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The impact of the Ebola crisis on mortality and welfare in Liberia

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  • Shaun M. Da Costa

Abstract

This study assesses the impact of Ebola virus disease (EVD) outbreak on individual and total welfare in Liberia during 2014/15. By combining mortality and household consumption data, it estimates how much individuals would be hypothetically willing to pay to avoid the EVD‐induced increase in age‐ and sex‐specific mortality rates. The results suggest that the total welfare loss associated with EVD‐related mortality ranges from $90 to $190 million, which is comparable to estimates based on the economic costs of EVD alone. In addition, the estimates lie between those derived from the cost‐of‐illness and value of statistical life approaches applied in previous works. This suggests that incorporating additional information on age‐ and sex‐specific mortality, as well as individual consumption levels, provides a more accurate estimation of the welfare loss due to EVD‐related mortality.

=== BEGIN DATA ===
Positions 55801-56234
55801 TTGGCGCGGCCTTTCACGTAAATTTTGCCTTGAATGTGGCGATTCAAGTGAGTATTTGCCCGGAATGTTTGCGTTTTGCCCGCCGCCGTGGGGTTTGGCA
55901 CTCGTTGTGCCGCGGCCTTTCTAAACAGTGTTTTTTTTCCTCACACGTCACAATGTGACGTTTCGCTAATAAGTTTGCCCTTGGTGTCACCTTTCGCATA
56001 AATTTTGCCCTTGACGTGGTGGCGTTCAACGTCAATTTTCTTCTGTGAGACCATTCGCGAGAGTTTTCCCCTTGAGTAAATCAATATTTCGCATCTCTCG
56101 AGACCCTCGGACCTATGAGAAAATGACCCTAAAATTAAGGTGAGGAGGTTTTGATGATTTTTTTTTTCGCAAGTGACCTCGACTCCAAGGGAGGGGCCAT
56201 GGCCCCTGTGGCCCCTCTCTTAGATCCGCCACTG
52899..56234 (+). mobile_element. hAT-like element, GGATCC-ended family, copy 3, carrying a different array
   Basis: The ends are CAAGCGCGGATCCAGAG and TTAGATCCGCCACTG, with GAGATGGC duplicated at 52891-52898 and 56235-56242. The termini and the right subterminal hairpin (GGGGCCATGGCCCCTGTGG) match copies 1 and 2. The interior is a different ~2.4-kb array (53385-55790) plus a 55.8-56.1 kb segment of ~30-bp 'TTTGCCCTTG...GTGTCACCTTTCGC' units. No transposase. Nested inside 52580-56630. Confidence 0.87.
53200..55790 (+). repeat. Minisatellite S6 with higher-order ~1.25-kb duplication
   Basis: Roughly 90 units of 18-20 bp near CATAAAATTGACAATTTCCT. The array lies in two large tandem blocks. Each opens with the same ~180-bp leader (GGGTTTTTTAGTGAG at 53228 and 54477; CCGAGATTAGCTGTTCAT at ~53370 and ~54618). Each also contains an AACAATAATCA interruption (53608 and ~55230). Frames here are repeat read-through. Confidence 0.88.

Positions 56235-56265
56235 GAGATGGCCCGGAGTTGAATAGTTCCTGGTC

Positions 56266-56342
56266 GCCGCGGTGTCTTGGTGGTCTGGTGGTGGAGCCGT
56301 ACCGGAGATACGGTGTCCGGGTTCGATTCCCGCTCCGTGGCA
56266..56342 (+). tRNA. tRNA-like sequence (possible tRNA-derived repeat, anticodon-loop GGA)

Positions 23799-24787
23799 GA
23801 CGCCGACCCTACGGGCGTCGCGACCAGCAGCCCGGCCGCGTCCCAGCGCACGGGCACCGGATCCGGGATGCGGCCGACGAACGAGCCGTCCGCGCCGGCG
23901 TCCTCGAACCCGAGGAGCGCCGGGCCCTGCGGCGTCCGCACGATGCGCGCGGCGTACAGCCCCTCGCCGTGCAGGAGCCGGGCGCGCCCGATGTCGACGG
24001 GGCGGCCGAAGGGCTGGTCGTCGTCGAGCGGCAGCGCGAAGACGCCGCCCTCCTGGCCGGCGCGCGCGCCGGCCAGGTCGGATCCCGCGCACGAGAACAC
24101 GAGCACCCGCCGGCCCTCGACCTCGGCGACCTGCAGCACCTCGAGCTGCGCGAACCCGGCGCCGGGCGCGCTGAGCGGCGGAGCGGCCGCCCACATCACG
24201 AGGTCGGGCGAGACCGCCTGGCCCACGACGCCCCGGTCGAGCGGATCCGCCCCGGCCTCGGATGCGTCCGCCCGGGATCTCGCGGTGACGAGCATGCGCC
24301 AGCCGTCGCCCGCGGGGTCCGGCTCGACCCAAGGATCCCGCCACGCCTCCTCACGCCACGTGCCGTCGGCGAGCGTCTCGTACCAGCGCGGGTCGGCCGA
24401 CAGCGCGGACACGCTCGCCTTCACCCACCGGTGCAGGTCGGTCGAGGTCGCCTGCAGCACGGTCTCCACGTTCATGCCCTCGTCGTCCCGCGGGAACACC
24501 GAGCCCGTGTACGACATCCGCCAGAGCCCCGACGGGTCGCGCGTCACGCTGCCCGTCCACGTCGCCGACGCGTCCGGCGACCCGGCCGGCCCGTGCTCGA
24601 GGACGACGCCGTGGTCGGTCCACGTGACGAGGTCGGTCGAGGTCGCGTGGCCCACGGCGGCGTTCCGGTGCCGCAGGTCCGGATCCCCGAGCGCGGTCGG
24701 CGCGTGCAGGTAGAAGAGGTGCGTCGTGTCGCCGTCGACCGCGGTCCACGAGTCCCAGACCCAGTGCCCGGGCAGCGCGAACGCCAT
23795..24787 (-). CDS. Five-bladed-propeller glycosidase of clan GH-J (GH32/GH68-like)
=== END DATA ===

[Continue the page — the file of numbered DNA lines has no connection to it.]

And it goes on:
Suggested Citation

  • Shaun M. Da Costa, 2020. "The impact of the Ebola crisis on mortality and welfare in Liberia," Health Economics, John Wiley & Sons, Ltd., vol. 29(12), pages 1517-1532, December.
  • Handle: RePEc:wly:hlthec:v:29:y:2020:i:12:p:1517-1532
    DOI: 10.1002/hec.4150
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    1. Chris Sampson’s journal round-up for 7th December 2020
      by Chris Sampson in The Academic Health Economists' Blog on 2020-12-07 12:00:03

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